NEWS
March 8, 1988 | By Chris Conway, Inquirer Trenton Bureau
Republican Senate candidate Pete Dawkins took to the television airwaves for the first time yesterday, launching a two-week advertising blitz of the Philadelphia and New York markets in his bid to unseat Democratic U.S. Sen. Frank Lautenberg. The commercials, which the Dawkins campaign said would cost at least $570,000, are airing eight months before the November election and are intended to introduce the former college football hero, retired Army general and investment banker to New Jersey voters.
ENTERTAINMENT
June 19, 1990 | By Barbara Beck, Daily News Staff Writer
Bartholomew J. Simpson, this year's favorite sociopath, is disrupting things again. This time, two TV networks are refusing to air Burger King commercials featuring the Simpson family. Representatives from NBC and ABC say it is the networks' policies "not to accept commercials featuring characters from competitive programs while they are in character" or commericals that make a blatant mention of a competing show. CBS and Fox will run the ads. "We just don't run commercials with characters from competing shows," says David Horowitz, a spokesman for ABC, who adds that the "policy is currently under review.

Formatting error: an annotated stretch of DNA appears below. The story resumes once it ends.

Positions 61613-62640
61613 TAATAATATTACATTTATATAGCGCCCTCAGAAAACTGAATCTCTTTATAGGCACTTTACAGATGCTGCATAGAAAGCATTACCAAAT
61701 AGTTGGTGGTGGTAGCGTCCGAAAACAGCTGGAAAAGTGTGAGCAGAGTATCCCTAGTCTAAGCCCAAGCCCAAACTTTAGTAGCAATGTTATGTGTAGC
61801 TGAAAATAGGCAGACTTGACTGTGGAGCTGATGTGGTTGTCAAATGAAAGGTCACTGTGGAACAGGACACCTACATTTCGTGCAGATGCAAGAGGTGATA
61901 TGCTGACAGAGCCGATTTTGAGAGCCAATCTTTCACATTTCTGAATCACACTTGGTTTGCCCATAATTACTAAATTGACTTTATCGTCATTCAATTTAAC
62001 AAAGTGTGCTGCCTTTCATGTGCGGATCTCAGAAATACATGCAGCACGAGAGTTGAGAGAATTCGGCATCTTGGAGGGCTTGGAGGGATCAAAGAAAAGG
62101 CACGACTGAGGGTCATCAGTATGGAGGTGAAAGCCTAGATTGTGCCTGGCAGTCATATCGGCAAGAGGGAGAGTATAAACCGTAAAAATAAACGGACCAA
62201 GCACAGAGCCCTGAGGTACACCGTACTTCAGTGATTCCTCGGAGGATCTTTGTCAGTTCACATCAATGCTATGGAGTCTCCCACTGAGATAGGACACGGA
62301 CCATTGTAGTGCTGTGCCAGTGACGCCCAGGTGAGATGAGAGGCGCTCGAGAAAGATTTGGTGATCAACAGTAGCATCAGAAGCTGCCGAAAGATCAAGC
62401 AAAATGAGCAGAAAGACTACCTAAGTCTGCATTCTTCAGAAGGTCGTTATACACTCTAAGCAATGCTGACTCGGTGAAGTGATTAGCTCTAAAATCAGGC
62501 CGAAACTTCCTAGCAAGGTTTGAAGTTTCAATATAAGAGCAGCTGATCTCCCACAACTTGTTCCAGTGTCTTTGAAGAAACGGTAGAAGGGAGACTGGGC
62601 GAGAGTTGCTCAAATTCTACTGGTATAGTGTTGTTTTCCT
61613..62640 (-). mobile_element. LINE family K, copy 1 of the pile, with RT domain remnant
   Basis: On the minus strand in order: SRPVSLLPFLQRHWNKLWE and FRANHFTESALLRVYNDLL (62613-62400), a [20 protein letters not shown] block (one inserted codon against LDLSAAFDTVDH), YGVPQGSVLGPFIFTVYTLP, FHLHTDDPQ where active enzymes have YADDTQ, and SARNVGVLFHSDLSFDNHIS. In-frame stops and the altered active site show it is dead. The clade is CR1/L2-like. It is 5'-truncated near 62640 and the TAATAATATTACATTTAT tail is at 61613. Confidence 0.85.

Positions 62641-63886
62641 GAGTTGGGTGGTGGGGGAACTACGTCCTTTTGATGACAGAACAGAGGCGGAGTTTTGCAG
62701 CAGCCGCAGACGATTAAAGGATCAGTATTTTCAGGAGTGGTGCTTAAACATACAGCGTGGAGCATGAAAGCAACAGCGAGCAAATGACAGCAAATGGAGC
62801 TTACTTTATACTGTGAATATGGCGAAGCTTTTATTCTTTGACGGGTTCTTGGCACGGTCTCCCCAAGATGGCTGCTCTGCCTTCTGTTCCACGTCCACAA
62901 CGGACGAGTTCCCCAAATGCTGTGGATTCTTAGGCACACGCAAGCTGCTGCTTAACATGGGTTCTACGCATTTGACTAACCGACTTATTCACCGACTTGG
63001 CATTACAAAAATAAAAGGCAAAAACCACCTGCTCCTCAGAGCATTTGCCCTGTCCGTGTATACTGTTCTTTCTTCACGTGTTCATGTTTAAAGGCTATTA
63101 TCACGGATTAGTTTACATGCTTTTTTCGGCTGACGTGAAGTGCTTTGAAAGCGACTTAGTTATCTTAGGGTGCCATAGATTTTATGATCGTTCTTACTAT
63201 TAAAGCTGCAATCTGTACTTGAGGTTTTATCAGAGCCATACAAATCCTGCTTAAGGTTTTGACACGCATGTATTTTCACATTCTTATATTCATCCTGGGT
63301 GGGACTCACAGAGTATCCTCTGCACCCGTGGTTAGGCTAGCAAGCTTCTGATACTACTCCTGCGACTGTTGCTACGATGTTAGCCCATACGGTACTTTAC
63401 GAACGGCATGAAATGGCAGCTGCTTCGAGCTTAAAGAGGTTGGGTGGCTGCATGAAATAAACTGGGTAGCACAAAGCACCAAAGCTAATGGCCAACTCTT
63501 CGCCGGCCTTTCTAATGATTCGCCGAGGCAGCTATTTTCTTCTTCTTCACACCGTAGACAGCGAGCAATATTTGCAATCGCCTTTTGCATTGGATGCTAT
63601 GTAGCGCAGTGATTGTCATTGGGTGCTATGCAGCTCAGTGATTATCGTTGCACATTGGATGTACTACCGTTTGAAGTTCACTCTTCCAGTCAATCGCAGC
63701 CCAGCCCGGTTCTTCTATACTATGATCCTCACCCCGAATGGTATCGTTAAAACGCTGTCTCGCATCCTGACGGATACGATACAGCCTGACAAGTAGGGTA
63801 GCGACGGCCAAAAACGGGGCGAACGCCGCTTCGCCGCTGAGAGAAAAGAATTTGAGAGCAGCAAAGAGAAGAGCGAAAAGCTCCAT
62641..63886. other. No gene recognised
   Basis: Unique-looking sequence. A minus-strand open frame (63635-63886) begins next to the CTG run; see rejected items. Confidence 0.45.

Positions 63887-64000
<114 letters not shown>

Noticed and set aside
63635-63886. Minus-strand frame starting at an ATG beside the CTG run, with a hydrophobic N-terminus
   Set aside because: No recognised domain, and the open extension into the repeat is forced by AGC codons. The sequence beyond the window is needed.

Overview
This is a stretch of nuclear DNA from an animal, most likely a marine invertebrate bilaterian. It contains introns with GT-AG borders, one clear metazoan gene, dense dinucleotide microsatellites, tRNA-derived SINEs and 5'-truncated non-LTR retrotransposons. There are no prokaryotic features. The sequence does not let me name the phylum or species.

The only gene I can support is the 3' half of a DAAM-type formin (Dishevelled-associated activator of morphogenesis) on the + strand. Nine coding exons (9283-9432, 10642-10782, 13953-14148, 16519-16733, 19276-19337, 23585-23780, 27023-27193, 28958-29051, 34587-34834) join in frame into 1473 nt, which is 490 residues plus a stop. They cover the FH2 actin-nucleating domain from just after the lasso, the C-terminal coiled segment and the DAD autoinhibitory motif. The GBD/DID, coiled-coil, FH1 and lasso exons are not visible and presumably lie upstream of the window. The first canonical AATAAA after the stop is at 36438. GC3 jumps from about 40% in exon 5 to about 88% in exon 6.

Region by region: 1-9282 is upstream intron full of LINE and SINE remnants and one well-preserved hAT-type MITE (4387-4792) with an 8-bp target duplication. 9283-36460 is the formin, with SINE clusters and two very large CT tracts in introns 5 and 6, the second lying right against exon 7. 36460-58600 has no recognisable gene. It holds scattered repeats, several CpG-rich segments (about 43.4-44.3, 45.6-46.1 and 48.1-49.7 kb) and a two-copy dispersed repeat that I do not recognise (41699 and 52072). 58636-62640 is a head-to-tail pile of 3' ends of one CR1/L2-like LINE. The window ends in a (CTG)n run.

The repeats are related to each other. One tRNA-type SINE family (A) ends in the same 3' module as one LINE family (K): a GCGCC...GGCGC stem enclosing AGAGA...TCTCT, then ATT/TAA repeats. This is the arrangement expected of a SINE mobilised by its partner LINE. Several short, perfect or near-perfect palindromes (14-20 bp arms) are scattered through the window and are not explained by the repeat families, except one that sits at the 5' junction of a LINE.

ENTERTAINMENT
October 27, 1986 | By STUART D. BYKOFSKY, Daily News Staff Writer
David Leisure, the financial wizard who engineered the GE takeover of RCA, last week flew to the Himalayas where the Dalai Lama told him the Secret of Happiness . . . is owned by a division of Beatrice. You have my word on it. (He's lying.) David Leisure actually is the ex-Marine sergeant who deflected the gun held by Sara Jane Moore when she took a shot at President Ford in 1975. You have my word on it. (That wasn't David Leisure.) David Leisure pitched a perfect game for the New York Yankees in the 1956 World Series.